Phase 2 HIPAA Audits and Secure Disclosure of Patient InformationMay 26, 2016 |
I. Department of Health and Human Services Commences Phase 2 of HIPAA Audit Program
As part of its efforts to minimize risks to consumers created by the increased use of health information technology, and as required by the Health Information Technology for Economic and Clinical Health Act (“HITECH”), the U.S. Department of Health and Human Services (“HHS”) has begun Phase 2 of its audits of covered entities and business associates to ensure compliance with the HIPAA Privacy, Security and Breach Notification Rules (the “HIPAA Rules”). The audits present HSS with an opportunity to evaluate mechanisms for compliance, select best practices, identify risks and vulnerabilities, and prevent compliance issues before breaches occur.
Phase 1 of the HIPAA Audit Program was initiated back in 2011, during which time HSS developed a protocol for measuring the compliance efforts of covered entities and business associates. During Phase 2, HSS will review the policies and procedures that have been implemented by covered entities and business associates to meet the standards and specifications of the HIPAA Rules. Auditees will be randomly selected from an auditee pool identified by HHS, excluding entities that have an open complaint investigation or who are undergoing a compliance review.
Initially, HHS will conduct a desk audit of selected entities which are scheduled to be completed by the end of December 2016. Thereafter, HHS will conduct more comprehensive onsite audits. Desk auditees may be subject to a subsequent onsite audit. All onsite audits will take place over three to five days and auditees will have ten business days to review the results of the audit and respond in writing to the auditor. A final audit report for each entity will be completed within thirty business days after the auditee’s response. HSS will use the results of the audits in determining what type of technical assistance should be developed and what types of corrective action would be most appropriate. If an audit reveals a serious compliance issue, HSS may initiate a compliance review to further investigate the issue.
II. Ban on Texting Patient Orders has Been Lifted
In the beginning of May 2016, the Joint Commission announced that it was lifting its ban on the transmission of patient care orders via text messages, effective immediately, as long as certain standards are met. The original ban was put in place due to concerns that mobile devices did not have the technology needed to keep patient information safe and secure. However, the Joint Commission conducted research on secure text message platforms and concluded that with the introduction of new technology the concerns were no longer warranted.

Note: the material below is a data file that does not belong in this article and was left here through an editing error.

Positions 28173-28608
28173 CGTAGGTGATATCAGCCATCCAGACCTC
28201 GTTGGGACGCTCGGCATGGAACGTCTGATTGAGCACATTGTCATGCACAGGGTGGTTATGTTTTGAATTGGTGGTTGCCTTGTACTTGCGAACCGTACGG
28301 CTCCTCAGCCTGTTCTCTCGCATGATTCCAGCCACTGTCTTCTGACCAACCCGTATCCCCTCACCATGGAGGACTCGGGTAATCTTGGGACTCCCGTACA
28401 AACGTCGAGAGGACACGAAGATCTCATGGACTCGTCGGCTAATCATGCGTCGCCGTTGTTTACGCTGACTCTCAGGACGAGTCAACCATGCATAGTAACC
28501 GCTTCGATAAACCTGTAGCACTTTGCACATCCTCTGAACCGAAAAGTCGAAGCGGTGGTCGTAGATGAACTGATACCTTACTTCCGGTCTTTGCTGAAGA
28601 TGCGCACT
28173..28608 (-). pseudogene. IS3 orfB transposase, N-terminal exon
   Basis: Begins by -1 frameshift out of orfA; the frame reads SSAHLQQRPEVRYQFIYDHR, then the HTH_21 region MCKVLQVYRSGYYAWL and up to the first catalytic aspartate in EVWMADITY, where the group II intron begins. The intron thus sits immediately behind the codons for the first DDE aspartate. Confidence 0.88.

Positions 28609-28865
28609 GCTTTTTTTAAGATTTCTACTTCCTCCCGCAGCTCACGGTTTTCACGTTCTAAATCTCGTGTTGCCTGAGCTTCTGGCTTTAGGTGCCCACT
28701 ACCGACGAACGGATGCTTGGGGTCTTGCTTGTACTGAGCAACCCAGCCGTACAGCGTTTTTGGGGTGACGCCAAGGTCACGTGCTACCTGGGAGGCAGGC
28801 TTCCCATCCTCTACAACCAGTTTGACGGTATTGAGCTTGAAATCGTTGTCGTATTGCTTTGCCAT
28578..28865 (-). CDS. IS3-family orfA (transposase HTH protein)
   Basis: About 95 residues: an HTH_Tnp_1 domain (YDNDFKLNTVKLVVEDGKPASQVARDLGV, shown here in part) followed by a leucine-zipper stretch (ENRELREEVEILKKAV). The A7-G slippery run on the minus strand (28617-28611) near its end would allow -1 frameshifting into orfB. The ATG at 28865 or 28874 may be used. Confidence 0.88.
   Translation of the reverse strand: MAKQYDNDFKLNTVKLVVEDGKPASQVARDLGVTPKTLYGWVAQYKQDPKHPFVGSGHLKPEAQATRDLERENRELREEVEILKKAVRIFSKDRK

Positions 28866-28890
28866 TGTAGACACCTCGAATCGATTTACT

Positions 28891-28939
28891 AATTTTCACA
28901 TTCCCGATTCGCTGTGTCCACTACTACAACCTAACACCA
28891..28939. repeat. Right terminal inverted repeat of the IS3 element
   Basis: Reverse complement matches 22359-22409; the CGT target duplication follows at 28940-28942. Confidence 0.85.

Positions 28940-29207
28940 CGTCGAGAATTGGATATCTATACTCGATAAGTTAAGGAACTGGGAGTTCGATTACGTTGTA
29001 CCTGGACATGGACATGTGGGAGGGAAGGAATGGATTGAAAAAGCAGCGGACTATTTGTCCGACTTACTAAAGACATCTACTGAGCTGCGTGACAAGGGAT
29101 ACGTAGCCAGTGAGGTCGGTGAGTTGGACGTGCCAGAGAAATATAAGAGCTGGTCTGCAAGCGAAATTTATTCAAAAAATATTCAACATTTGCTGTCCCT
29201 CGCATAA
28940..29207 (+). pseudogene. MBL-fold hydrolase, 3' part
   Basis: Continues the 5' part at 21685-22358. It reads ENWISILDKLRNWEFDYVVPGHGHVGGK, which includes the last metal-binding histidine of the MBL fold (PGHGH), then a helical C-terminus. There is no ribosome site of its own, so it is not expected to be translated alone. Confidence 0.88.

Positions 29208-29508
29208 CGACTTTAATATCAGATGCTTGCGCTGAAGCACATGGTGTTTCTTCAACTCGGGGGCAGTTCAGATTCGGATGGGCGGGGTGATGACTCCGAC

Thus, texting patient information is permissible as long as it is done on a secure text messaging platform with the following capabilities:
- Secure sign-on process;
- Encrypted messaging;
- Delivery and read receipts;
- Date and time stamps;
- Customized message retention time frames; and
- Specified contact list for individuals authorized to receive and record orders.
In addition, policies must be implemented by healthcare organizations that specify how orders should be transmitted and require that all messages be dated, time, confirmed and authenticated by the ordering physician. Procedures must also be put in place on how text orders will be documented and included in medical records. The Joint Commission has suggested that organizations do the following:
- Develop an attestation documenting the capabilities of secure text messaging platform;
- Define when text orders are or are not appropriate;
- Monitor how frequently texting is used for orders;
- Assess compliance with texting policies and procedures;
- Develop a risk-management strategy and perform a risk assessment; and
- Conduct training for staff, licensed independent practitioners, and other practitioners on applicable policies and procedures.
III. Guidance Issued on Charging Patients a Flat Fee for Copies of Medical Records
In response to questions raised by several covered entities, HSS has issued guidance at the beginning of 2016 for healthcare providers and health plans regarding patients’ right to obtain copies of their protected health information upon request. HSS hopes that the guidance will resolve confusion over the allowable charges for such copies.
In particular, the guidance states that covered entities may charge patients for copies of their medical records in one of three ways: (i) the actual cost of providing the copies; (ii) the average cost of labor plus postage, paper, CD or USB drive; or (iii) a flat fee for electronic records. If a covered entity opts to charge a flat fee it cannot exceed $6.50 per copy. If, on the other hand, a covered entity chooses to use the average cost method of calculating the copier fee and a patient makes an unusual or uncommon request, the covered entity may include an additional charge as necessary to account for the actual cost of honoring such request. The guidance also reminds providers that patients must always be advised in advance of the approximate cost of obtaining copies of their medical records and the fees charged must be reasonable.